# Show that the topological space $X$ is irreducible

Let $f\colon X \to Y$ be a surjective open map between topological spaces. Show that if each set $f^{-1}({y})$ is irreducible , and if $Y$ is irreducible, then $X$ is irreducible.

Def: A topological space $X$ is irreducible if $X$ is nonempty and $X$ is not the union of two closed subsets different from $X$.(ofcourse there are many equivalent definition of irreducible topological space)

Because The fibres $f^{-1}(y)$ are just the equivalence classes under the relation $x\sim x'\leftrightarrow f(x)=f(x')$.Hence $X$ is union of disjoint equivalance classes,By using this I've proved this result by assuming $f$ to be a Closed map.But I'm unable in proving if $f$ is open map.Any ideas?

• there is an alternate criterion for irreducibility i.e any two non empty open sets must intersect. You can try to solve this using this criterion – happymath Sep 7 '15 at 5:36
• @happymath yeah I know this definition also.Can you say a bit more how to prove using this definition? – Arpit Kansal Sep 7 '15 at 5:38
• I have written an answer assuming you know that definition – happymath Sep 7 '15 at 5:41

HINT: Suppose that $X$ is not irreducible, and let $U$ and $V$ be disjoint non-empty open subsets of $X$; since $f$ is open, $f[U]$ and $f[V]$ are non-empty open subsets of $Y$. Suppose that $y\in f[U]\cap f[V]$, and consider the fibre $f^{-1}[\{y\}]$.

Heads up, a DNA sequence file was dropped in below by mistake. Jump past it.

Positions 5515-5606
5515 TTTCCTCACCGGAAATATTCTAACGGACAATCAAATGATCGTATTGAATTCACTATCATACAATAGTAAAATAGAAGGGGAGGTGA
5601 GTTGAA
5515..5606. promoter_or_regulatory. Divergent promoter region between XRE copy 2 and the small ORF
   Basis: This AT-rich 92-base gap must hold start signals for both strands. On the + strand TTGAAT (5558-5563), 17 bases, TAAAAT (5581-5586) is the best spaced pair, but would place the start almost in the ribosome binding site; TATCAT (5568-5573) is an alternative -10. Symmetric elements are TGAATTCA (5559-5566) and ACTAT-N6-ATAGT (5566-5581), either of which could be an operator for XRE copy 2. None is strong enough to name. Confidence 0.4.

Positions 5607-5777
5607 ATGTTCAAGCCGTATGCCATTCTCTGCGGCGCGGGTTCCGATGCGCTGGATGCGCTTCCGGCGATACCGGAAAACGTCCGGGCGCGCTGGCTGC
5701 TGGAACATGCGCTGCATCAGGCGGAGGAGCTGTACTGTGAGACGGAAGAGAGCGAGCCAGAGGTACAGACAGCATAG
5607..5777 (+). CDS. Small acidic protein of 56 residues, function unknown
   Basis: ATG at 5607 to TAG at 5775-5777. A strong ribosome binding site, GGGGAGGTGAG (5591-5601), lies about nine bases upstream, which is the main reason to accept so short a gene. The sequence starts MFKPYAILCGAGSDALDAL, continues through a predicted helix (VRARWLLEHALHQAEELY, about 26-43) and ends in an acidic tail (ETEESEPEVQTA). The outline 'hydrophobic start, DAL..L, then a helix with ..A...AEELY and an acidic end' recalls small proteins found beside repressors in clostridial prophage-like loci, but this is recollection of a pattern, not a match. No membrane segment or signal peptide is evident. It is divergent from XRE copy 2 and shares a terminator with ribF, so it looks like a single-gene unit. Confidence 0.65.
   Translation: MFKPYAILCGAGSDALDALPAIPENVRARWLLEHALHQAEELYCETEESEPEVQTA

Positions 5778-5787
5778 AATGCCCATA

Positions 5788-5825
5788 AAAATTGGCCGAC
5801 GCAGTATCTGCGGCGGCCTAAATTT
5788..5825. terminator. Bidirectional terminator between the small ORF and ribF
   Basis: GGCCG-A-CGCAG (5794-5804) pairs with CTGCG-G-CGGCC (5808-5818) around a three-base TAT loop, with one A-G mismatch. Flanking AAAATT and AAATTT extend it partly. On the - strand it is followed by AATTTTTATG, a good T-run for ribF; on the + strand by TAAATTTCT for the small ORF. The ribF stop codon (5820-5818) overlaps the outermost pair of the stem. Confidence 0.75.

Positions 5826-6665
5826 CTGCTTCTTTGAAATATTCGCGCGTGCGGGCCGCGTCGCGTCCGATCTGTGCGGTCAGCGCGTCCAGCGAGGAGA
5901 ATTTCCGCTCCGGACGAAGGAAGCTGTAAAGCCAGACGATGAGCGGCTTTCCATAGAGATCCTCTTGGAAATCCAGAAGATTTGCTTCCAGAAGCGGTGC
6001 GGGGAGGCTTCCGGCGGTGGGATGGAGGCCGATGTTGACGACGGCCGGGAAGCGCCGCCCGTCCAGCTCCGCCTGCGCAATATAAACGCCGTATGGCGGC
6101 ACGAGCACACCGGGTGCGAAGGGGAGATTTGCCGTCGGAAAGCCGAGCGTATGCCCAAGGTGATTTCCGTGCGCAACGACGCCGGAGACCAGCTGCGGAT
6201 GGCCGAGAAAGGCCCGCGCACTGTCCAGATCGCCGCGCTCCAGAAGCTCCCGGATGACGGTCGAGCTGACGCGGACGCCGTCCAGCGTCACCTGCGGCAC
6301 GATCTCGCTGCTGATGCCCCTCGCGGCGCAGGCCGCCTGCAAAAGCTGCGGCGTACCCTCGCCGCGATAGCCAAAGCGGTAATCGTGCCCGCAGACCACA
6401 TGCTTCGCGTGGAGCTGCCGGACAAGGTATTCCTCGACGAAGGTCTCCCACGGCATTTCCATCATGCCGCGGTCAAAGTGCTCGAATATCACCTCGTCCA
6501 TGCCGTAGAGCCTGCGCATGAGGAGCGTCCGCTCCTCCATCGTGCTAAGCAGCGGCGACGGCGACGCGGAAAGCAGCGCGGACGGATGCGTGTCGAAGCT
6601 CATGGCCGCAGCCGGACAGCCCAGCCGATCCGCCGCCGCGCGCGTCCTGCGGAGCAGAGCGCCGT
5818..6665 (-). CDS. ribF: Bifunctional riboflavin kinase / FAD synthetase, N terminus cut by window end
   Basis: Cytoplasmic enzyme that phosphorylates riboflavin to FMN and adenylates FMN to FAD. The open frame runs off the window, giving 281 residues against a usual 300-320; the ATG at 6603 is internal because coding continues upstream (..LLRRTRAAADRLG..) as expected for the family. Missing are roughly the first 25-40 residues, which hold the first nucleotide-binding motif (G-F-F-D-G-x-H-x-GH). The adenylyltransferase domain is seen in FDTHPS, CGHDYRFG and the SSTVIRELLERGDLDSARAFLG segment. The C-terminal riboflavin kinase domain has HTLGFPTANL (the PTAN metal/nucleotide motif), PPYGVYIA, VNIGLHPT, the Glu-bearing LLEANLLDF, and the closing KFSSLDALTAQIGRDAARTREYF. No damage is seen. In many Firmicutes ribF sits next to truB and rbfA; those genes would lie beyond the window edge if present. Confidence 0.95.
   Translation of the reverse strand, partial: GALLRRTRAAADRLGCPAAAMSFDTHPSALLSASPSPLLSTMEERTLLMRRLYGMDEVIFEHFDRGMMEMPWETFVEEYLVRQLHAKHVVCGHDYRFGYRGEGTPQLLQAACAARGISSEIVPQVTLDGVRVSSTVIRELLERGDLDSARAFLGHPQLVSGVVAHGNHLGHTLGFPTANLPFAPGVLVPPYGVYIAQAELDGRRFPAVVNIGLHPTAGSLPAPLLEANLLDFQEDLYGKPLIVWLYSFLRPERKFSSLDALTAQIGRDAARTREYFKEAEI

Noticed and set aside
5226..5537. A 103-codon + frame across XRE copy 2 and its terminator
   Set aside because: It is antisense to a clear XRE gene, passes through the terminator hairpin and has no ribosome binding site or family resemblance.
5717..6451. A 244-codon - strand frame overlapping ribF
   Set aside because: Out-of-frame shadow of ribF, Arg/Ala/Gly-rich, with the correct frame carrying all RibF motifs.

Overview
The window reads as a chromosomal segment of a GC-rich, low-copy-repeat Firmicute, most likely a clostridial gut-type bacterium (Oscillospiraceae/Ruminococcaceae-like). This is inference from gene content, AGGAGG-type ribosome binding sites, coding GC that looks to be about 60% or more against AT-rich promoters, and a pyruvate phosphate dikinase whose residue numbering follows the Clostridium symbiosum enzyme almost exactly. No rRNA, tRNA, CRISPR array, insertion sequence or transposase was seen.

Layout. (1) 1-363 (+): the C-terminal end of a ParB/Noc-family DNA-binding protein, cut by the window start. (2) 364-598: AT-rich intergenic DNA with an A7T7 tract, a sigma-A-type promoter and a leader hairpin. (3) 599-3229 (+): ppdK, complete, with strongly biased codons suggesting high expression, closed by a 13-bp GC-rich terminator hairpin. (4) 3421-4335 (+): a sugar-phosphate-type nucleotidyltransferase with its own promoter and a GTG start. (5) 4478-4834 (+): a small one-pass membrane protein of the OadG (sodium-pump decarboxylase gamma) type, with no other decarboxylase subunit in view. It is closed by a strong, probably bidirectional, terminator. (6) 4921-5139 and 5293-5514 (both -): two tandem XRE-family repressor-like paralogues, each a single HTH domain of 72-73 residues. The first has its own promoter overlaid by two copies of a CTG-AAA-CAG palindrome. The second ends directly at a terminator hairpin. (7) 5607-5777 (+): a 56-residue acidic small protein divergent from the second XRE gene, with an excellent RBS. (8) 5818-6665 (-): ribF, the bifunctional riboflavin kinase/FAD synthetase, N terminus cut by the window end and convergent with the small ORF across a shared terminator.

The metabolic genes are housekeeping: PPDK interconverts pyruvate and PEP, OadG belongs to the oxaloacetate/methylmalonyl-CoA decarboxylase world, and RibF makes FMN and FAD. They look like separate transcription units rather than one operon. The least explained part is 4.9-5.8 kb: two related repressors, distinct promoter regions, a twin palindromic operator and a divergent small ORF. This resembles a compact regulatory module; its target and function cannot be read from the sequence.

• @Arpit: It’s a very broad hint. :-) You’re welcome. – Brian M. Scott Sep 7 '15 at 5:46
• May I know why do you write $f[U]$ instead of $f(U)$? – Arpit Kansal Sep 7 '15 at 5:47
• @Arpit: The notation $f(U)$ makes it look as if $U$ is an element of the domain of $f$. Here, however, it’s a subset of that domain, and what we want is really $\{f(x):x\in U\}$; one common convention for distinguishing the two notions is to use square brackets for the image of a subset of the domain, so that $f[U]=\{f(x):x\in U\}$. – Brian M. Scott Sep 7 '15 at 5:49
Say that there exists open sets $U_1$ and $U_2$ which are non empty and do not intersect. Then take image $f(U_1)$ and $f(U_2)$ they are open and have an intersection. Say $y$ belongs to the intersection. Then $f^{-1}(y) \cap U_1$ and $f^{-1}(y) \cap U_2$ are two open sets in $f^{-1}(y)$ which do not intersect contradicting the irreducibility of $f^{-1}(y)$